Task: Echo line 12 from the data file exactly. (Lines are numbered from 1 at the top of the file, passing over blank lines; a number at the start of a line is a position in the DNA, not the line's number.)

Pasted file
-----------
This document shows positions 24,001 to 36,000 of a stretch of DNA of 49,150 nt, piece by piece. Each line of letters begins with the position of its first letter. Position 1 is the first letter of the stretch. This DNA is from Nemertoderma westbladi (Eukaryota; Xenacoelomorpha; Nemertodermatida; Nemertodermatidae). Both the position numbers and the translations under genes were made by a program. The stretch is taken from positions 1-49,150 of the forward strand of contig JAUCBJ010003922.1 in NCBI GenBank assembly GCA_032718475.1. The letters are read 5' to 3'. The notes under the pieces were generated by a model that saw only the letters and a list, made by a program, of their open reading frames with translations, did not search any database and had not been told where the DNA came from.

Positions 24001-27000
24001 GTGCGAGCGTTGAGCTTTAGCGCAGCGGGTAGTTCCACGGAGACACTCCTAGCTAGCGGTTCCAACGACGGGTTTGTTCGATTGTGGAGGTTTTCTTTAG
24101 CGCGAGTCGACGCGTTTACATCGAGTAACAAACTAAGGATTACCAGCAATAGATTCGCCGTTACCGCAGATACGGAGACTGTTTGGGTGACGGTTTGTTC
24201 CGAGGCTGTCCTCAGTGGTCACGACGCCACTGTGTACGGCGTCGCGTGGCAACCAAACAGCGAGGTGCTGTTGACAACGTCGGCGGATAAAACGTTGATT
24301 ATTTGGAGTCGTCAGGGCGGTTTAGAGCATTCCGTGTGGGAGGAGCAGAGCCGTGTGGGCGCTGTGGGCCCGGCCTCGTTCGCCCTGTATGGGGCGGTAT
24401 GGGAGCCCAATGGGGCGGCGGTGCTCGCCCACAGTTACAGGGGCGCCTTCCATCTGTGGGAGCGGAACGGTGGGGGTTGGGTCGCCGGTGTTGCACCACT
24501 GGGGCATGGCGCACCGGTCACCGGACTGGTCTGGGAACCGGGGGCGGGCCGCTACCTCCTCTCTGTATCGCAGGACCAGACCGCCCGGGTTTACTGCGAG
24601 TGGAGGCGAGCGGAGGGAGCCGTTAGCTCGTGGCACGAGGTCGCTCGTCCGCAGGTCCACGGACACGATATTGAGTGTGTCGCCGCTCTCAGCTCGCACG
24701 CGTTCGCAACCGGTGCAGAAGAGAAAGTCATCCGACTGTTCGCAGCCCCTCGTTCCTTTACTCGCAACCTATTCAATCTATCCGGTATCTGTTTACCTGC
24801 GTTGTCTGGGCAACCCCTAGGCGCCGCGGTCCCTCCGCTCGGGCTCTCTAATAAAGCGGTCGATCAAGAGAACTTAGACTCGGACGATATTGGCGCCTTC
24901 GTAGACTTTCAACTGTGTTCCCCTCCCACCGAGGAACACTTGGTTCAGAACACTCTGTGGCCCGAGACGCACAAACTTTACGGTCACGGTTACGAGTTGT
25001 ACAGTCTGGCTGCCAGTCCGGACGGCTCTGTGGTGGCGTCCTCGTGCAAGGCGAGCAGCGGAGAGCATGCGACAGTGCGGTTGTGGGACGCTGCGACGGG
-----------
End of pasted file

24901 GTAGACTTTCAACTGTGTTCCCCTCCCACCGAGGAACACTTGGTTCAGAACACTCTGTGGCCCGAGACGCACAAACTTTACGGTCACGGTTACGAGTTGT